Friday the New York Times had a story about Ambitious Brew and Saturday the Wall Street Journal chimed in with a review. Given that I’ve already posted a longish (three-part) interview with Ogle at Beer Therapy you might be tired of the subject.
That won’t keep me from writing an actual review of the book. For now though I want to share my “ah-ha” moment in reading the WSJ review (that sadly sit at a pay site). The Journal focuses on Prohibition, how it came about and how beer changed when it ended. Then Eric Felton concludes:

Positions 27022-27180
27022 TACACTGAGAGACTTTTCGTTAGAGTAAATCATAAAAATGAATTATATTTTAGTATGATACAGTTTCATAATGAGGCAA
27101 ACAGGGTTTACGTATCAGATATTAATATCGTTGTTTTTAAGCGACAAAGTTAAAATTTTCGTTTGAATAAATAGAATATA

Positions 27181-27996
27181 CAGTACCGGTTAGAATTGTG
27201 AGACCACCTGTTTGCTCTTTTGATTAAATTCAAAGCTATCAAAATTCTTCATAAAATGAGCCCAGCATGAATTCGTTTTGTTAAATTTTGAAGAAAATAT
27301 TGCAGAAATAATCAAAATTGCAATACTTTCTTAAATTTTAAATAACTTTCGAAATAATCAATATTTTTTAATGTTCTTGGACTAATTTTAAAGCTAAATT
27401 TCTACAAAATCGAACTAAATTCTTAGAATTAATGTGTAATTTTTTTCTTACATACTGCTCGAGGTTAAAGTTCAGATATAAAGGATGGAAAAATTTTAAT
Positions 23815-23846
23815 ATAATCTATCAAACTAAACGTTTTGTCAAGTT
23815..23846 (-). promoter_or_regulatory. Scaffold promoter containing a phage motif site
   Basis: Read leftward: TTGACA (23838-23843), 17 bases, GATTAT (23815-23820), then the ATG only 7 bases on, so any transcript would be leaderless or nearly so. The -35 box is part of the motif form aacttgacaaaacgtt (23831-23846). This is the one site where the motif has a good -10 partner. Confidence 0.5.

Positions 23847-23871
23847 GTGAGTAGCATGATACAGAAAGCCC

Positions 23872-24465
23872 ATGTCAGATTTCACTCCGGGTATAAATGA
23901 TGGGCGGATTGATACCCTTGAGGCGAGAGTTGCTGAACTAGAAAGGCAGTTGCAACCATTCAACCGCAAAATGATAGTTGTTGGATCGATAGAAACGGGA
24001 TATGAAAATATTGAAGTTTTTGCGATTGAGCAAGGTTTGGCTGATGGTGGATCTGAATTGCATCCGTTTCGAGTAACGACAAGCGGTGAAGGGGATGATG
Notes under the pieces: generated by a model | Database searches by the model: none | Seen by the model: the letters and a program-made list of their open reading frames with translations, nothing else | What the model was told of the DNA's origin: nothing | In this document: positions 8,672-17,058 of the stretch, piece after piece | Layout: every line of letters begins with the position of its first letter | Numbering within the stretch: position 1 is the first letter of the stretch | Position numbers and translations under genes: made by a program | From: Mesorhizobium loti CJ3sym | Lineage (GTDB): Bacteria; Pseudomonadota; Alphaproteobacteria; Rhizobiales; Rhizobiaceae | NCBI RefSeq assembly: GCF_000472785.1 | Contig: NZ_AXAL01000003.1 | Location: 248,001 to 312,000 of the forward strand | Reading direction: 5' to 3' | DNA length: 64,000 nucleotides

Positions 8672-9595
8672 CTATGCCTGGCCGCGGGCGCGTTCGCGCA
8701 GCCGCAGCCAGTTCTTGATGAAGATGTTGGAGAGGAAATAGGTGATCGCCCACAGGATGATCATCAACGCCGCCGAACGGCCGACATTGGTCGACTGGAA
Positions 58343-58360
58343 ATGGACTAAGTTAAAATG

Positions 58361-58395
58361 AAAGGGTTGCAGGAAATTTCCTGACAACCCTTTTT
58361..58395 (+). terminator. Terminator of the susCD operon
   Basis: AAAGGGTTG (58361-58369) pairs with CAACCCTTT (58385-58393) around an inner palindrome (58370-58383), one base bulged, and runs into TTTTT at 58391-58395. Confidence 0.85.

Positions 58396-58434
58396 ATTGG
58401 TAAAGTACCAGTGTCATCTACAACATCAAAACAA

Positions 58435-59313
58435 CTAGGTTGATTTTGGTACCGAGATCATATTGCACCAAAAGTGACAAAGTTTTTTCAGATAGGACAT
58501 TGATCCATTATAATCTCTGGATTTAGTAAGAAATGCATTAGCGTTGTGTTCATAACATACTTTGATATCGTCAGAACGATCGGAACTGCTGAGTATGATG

It was a taste that favored bland beer, and the brewers bowed to that public preference until the microbrewery revolution that got going in earnest about 20 years ago. Ms. Ogle tells that story with appreciation for the new school of brewers but without the snarky prejudice against the big corporate beer companies that is so common to today’s beer snobs. It is one of the virtues of her history of American beer that Ms. Ogle isn’t afraid to admit admiration for the bold risks and ambitions of the capitalists — then and now — who have made beer their business.